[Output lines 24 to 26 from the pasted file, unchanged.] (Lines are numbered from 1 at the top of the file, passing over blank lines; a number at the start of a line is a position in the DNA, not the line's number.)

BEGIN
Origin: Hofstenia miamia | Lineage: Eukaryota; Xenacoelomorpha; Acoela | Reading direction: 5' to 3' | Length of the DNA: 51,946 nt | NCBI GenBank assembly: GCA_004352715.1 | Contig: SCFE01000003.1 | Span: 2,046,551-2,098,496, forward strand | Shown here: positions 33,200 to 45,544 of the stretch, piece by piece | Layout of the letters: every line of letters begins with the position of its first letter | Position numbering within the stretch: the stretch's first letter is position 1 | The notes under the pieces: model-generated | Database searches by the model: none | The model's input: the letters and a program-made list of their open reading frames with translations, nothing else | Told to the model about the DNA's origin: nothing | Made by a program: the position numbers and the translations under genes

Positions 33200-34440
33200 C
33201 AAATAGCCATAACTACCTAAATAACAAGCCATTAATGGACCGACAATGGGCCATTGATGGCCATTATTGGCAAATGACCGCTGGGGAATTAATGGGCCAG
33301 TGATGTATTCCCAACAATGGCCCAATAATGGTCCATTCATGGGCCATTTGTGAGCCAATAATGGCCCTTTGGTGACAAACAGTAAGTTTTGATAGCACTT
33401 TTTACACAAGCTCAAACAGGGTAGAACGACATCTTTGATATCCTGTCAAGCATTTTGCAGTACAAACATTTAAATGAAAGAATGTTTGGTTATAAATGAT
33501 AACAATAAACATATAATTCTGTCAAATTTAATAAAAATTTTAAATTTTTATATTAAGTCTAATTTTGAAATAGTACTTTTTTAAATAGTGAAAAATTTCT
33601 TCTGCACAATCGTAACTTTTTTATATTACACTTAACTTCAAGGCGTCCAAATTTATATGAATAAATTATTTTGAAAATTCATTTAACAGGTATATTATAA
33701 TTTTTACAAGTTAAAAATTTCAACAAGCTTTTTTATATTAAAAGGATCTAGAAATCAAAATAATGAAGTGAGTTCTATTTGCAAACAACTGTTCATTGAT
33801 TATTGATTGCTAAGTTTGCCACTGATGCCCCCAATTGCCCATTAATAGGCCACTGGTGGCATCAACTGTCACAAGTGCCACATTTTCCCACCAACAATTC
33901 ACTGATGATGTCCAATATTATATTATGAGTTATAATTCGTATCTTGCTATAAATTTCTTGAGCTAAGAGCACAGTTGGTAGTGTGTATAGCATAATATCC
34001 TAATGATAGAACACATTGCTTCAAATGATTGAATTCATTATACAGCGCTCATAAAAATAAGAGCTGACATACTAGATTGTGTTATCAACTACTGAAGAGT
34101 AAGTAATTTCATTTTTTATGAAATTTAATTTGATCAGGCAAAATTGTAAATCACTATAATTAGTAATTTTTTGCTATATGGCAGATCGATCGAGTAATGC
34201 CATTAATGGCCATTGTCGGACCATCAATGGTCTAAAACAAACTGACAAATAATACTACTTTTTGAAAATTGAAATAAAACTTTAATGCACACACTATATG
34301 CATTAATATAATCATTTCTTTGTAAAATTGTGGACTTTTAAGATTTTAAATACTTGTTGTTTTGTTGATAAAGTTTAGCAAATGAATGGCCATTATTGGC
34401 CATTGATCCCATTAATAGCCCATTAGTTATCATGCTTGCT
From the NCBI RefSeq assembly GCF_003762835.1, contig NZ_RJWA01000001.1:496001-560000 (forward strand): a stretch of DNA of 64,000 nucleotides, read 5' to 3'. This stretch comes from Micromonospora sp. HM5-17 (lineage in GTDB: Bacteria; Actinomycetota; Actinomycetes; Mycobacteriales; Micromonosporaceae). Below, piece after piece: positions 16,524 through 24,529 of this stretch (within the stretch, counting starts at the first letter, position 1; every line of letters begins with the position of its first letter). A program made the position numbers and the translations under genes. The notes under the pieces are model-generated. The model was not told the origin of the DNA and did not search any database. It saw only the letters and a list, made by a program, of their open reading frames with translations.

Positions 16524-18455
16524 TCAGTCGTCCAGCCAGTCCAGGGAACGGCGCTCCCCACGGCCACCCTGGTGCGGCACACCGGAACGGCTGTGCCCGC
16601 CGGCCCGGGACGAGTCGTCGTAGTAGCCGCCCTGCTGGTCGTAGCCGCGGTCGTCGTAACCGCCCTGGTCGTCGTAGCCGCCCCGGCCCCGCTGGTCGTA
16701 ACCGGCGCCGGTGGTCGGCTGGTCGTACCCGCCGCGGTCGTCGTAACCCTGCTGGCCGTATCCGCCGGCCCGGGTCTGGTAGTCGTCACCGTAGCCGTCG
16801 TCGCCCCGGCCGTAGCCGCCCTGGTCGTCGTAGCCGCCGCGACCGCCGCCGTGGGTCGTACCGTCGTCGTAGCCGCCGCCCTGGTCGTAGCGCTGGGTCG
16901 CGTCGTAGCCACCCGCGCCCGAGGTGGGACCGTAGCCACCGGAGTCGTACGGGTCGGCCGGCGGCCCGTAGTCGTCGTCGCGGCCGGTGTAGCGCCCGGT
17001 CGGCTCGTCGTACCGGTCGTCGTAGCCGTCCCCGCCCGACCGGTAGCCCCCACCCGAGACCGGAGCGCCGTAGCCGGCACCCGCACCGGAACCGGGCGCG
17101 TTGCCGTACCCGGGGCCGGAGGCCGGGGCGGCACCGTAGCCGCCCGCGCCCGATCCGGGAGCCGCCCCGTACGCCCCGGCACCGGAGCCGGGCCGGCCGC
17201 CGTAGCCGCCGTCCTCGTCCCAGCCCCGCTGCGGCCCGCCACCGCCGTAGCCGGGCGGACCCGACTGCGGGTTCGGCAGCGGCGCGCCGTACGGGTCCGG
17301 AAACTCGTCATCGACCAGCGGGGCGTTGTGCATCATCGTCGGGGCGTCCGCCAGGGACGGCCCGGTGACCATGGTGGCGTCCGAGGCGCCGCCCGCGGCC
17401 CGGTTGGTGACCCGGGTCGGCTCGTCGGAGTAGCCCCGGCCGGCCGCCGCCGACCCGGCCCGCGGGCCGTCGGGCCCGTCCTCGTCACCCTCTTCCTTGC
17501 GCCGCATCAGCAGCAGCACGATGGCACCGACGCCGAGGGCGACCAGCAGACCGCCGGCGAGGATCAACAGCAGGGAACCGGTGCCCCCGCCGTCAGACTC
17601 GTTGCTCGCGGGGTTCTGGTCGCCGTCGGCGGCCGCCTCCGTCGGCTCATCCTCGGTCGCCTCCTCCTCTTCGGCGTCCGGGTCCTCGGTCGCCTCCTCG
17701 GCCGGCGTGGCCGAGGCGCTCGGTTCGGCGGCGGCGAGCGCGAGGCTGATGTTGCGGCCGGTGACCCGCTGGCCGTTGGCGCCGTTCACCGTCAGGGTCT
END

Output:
17001 CGGCTCGTCGTACCGGTCGTCGTAGCCGTCCCCGCCCGACCGGTAGCCCCCACCCGAGACCGGAGCGCCGTAGCCGGCACCCGCACCGGAACCGGGCGCG
17101 TTGCCGTACCCGGGGCCGGAGGCCGGGGCGGCACCGTAGCCGCCCGCGCCCGATCCGGGAGCCGCCCCGTACGCCCCGGCACCGGAGCCGGGCCGGCCGC
17201 CGTAGCCGCCGTCCTCGTCCCAGCCCCGCTGCGGCCCGCCACCGCCGTAGCCGGGCGGACCCGACTGCGGGTTCGGCAGCGGCGCGCCGTACGGGTCCGG